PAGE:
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Monday, February 22, 2010

Iran, Russia, and Garry Kasparov

Garry Kasparov has a theory about Vladimir Putin that I have repeated on numerous occasions. I will repeat it again. Putin does everything with an eye toward artificially making oil prices as high as possible. At the same time, he also makes sure that he creates a situation he can control.

That would explain Russia's insistence on protecting Iran from sanctions as they build up their nuclear capabilities. The threat of a nuclear Iran increases the price of oil. At the same time, if Iran were nuclear, that would also be a situation that Russia could no longer control. That might explain Russia's more aggressive tone.

Iran should improve its cooperation with the International Atomic Energy Agency, Russian President Dmitry Medvedev's spokeswoman says.

"On the subject of sanctions, Russia's position remains unchanged. Russia still believes that Iran should more actively and broadly cooperate with the IAEA and other countries," spokeswoman Natalia Timakova told reporters on Tuesday.

"If these obligations are not fulfilled, no one can exclude the application of sanctions," AFP quoted Timakova as saying.

Russia has made such threats before. They've never followed through when push came to shove. Still, no one understands Vladimir Putin better than Garry Kasparov. If Kasparov is right, a nuclear Iran is not in Russia's interest. As such, if you follow Kasparov's theory, they will stop Iran from getting a nuke before it is too late. Such a move would serve all their purposes and be very shrewd as it would also mean they'd have that much more geopolitical leverage as well.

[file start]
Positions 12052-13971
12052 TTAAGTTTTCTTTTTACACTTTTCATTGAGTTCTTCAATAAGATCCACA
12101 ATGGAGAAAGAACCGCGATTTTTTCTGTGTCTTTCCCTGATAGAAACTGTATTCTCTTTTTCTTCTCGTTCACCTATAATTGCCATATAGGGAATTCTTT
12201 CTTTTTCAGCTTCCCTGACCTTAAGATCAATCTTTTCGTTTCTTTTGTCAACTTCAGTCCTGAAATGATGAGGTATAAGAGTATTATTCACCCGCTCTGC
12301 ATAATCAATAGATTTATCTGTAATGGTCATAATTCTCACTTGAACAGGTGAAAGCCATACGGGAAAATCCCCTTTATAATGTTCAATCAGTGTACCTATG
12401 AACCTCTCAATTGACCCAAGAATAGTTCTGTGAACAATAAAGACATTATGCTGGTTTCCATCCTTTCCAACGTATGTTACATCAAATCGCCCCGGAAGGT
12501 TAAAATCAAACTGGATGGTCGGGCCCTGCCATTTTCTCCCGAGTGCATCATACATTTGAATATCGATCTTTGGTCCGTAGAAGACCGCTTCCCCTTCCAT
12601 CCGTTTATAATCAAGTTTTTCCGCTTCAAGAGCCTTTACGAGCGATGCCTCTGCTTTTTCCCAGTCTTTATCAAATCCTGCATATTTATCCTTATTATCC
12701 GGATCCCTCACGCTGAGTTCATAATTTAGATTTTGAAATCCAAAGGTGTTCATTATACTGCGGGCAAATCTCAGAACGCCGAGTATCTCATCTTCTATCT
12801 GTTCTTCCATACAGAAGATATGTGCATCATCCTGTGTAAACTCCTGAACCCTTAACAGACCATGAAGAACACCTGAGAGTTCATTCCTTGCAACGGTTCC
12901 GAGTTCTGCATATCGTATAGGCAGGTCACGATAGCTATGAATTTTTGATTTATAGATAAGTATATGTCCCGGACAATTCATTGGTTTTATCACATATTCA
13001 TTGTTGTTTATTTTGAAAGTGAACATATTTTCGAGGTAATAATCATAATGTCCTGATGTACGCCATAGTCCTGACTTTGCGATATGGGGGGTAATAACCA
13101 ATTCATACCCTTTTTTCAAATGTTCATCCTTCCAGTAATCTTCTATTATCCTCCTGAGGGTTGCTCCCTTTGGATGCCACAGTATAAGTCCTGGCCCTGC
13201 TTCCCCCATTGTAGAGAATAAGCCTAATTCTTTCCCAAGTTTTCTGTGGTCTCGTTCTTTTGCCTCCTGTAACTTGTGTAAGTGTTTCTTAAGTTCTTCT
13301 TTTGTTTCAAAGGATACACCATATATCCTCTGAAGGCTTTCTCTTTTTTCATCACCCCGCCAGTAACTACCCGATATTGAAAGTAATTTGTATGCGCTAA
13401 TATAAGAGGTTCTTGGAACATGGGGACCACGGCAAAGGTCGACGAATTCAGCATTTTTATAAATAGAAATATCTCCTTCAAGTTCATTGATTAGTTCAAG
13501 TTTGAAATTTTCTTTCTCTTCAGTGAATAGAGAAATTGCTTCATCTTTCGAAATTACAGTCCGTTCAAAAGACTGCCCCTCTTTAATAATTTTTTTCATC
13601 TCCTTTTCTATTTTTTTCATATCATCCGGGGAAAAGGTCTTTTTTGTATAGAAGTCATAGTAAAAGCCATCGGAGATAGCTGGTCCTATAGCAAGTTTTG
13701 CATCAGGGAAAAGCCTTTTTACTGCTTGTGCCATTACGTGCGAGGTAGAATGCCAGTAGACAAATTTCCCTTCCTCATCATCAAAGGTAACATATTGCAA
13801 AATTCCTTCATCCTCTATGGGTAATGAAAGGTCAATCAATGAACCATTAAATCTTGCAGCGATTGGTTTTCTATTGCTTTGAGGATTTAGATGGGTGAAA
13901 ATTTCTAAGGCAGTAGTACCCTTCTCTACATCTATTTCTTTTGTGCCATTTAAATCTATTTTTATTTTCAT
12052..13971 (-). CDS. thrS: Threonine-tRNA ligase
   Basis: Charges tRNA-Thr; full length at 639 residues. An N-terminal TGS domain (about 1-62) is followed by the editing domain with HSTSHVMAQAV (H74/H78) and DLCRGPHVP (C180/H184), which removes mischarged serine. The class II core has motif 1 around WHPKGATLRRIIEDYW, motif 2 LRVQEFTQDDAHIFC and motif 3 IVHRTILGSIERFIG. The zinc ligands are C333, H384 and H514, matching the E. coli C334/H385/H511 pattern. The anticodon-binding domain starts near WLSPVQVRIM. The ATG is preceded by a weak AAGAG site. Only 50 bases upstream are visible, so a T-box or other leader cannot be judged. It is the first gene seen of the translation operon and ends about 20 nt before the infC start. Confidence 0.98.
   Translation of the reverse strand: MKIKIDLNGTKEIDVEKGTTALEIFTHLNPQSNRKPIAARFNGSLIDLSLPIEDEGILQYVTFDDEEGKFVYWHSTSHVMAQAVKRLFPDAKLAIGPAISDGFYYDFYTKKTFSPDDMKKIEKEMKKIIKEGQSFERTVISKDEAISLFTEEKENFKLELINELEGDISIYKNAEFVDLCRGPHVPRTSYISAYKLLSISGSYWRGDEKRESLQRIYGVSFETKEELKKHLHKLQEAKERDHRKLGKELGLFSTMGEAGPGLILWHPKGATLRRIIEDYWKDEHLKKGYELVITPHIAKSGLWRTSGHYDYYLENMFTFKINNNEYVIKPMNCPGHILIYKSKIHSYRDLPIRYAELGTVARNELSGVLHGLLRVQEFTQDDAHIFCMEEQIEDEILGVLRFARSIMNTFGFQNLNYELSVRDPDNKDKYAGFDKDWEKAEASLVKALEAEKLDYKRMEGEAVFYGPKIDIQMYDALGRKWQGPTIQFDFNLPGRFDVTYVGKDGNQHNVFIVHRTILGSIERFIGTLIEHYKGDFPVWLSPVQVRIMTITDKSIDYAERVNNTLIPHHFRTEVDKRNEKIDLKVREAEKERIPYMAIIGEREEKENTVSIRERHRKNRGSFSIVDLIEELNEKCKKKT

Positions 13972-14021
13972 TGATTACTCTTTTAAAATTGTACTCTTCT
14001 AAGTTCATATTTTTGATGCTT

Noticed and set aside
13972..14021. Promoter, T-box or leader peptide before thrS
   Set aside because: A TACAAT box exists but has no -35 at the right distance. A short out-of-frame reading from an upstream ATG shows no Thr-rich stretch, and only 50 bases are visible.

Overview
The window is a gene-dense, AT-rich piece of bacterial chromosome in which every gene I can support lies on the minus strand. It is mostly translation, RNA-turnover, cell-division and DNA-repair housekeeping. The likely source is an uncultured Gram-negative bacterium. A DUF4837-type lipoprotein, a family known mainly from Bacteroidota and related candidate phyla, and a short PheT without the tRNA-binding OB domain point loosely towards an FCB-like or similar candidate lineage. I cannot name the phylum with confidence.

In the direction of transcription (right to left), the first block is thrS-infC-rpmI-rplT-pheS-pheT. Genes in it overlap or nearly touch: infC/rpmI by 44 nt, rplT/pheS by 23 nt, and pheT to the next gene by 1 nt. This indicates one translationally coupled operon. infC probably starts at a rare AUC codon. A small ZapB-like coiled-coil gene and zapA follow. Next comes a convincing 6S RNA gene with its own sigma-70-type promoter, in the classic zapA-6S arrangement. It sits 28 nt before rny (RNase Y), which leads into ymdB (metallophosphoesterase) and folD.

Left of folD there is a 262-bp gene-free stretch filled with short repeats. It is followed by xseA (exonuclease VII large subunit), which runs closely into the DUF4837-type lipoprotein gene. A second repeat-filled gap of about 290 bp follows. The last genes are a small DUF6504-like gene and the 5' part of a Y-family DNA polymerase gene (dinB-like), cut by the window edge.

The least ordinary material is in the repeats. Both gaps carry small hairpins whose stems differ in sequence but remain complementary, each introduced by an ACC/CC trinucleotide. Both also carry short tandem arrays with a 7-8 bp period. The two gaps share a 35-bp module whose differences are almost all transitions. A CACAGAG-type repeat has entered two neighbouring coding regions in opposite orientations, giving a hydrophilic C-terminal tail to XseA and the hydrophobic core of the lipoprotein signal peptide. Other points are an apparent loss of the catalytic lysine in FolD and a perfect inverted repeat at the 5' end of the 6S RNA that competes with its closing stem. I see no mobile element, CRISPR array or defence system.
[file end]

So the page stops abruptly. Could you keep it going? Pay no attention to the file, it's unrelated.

AG said...

They'll probably be more effective than we have too. After all, Iran is fairly reliant upon them technologically. That, and they're not trying to overthrow their government.

Anonymous said...

There are a couple of factors that might make Russia more willing to allow Iran to become a nuclear-armed nation:

- good relations with Iran gives land-locked Russia access to the seas.
- making Iran a regional superpower and foisting the 'Shia Crescent' upon the Middle East would further destabilize the region and drive up oil costs.
- it would create an arms race in the ME, which Russia could capitalize upon, as well as diminishing the perceived value of America's 'nuclear umbrella'.

Iran's nuclear armament would in no way threaten Russia or its interests. For that matter, Iran putting a nuke in the hands of radicals intent on setting it off on U.S. soil would be a distinct boon to Russia's attempts at regaining their superpower status. Indeed, the threat of nuclear terror, and terrorism in general, has caused the U.S. to so focus its resources that it has been unable and unwilling to address Russia's ambitions in Georgia or the Ukraine. Similarly, China is edging ever closer to retaking Taiwan, because America is less able to project (the perception of) force into that region, due to our concentration on conflicts in the Middle East.

Russia would not cry any sincere tears over a mushroom cloud appearing in a U.S. city. Especially if they aren't the ones who can be blamed for it.

finance said...

great article